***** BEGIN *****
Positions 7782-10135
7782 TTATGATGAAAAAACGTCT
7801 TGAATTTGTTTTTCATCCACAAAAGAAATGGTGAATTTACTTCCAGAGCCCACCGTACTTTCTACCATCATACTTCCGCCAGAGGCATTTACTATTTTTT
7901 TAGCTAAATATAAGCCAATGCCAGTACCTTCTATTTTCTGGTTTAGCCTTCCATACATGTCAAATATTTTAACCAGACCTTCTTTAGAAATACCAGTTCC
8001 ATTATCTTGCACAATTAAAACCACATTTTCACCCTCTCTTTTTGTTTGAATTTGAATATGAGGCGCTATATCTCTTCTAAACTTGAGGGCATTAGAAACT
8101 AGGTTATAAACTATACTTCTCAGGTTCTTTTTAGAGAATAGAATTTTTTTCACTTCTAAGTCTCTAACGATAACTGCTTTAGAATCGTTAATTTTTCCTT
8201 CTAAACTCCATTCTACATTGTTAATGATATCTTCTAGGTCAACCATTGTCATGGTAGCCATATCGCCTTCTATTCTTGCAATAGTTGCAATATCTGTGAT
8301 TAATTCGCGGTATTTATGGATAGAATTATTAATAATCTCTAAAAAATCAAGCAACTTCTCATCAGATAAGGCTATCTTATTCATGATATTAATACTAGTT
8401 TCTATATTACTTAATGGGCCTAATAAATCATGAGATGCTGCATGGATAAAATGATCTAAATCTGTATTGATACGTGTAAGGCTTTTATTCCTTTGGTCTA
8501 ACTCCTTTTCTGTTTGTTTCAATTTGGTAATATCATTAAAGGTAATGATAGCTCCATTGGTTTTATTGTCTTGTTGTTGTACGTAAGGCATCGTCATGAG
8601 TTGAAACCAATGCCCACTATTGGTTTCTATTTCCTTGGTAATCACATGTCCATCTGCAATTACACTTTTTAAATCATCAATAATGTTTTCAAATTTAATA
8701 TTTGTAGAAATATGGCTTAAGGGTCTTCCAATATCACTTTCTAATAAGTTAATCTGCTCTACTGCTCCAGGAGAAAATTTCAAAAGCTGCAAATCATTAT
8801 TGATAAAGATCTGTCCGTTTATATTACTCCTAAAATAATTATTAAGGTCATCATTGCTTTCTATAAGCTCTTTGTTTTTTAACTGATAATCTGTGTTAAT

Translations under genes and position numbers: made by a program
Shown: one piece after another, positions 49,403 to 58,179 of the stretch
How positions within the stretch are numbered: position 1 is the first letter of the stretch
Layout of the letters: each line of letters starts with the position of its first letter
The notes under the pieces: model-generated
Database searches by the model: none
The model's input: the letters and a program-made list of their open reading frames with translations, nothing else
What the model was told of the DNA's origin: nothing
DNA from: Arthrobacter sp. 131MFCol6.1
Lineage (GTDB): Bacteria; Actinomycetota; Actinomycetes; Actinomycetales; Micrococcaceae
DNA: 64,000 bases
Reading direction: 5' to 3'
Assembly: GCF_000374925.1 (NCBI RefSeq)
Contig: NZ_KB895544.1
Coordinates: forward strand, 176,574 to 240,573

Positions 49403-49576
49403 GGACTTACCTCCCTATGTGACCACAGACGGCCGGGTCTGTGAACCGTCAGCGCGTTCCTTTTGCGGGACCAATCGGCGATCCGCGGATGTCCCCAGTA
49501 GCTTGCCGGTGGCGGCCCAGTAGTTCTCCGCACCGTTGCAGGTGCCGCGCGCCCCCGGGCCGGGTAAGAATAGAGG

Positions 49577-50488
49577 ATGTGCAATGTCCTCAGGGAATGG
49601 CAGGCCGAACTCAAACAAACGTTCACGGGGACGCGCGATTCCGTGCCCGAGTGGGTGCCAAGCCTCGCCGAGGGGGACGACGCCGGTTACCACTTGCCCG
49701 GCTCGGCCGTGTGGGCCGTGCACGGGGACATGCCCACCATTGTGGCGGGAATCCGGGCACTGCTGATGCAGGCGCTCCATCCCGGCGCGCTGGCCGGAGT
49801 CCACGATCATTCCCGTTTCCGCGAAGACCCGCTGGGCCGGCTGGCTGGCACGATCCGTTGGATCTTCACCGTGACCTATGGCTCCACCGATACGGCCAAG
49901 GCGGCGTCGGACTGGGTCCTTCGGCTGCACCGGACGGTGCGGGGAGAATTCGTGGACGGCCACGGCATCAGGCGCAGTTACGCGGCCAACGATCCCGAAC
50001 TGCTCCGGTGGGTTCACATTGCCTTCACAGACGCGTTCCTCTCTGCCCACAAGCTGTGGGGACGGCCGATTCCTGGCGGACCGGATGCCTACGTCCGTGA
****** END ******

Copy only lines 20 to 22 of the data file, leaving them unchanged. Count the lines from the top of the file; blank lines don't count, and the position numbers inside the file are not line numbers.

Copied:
The model's input: the letters and a program-made list of their open reading frames with translations, nothing else
What the model was told of the DNA's origin: nothing
DNA from: Arthrobacter sp. 131MFCol6.1